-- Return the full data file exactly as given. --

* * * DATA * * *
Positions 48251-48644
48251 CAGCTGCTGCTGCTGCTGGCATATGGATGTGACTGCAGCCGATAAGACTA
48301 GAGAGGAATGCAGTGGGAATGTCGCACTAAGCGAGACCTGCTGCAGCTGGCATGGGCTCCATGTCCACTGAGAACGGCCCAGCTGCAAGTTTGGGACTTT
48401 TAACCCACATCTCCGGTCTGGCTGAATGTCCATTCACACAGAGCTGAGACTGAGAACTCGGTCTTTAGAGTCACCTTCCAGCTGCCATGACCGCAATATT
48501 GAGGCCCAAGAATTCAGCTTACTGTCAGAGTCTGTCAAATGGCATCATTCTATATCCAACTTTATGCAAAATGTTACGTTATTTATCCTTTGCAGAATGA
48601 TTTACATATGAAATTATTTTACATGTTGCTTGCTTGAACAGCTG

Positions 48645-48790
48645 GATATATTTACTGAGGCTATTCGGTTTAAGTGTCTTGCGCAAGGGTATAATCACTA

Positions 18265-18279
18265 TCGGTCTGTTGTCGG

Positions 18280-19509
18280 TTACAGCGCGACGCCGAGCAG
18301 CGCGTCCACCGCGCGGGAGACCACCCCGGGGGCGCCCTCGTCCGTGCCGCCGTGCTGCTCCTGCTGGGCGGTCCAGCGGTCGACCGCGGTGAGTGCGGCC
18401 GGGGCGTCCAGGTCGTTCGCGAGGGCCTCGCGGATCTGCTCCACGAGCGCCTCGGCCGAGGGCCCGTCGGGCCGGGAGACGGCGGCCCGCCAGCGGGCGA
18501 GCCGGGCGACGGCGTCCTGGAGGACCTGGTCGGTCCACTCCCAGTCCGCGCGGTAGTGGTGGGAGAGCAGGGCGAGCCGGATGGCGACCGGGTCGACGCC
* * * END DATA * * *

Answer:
Positions 48251-48644
48251 CAGCTGCTGCTGCTGCTGGCATATGGATGTGACTGCAGCCGATAAGACTA
48301 GAGAGGAATGCAGTGGGAATGTCGCACTAAGCGAGACCTGCTGCAGCTGGCATGGGCTCCATGTCCACTGAGAACGGCCCAGCTGCAAGTTTGGGACTTT
48401 TAACCCACATCTCCGGTCTGGCTGAATGTCCATTCACACAGAGCTGAGACTGAGAACTCGGTCTTTAGAGTCACCTTCCAGCTGCCATGACCGCAATATT
48501 GAGGCCCAAGAATTCAGCTTACTGTCAGAGTCTGTCAAATGGCATCATTCTATATCCAACTTTATGCAAAATGTTACGTTATTTATCCTTTGCAGAATGA
48601 TTTACATATGAAATTATTTTACATGTTGCTTGCTTGAACAGCTG

Positions 48645-48790
48645 GATATATTTACTGAGGCTATTCGGTTTAAGTGTCTTGCGCAAGGGTATAATCACTA

Positions 18265-18279
18265 TCGGTCTGTTGTCGG

Positions 18280-19509
18280 TTACAGCGCGACGCCGAGCAG
18301 CGCGTCCACCGCGCGGGAGACCACCCCGGGGGCGCCCTCGTCCGTGCCGCCGTGCTGCTCCTGCTGGGCGGTCCAGCGGTCGACCGCGGTGAGTGCGGCC
18401 GGGGCGTCCAGGTCGTTCGCGAGGGCCTCGCGGATCTGCTCCACGAGCGCCTCGGCCGAGGGCCCGTCGGGCCGGGAGACGGCGGCCCGCCAGCGGGCGA
18501 GCCGGGCGACGGCGTCCTGGAGGACCTGGTCGGTCCACTCCCAGTCCGCGCGGTAGTGGTGGGAGAGCAGGGCGAGCCGGATGGCGACCGGGTCGACGCC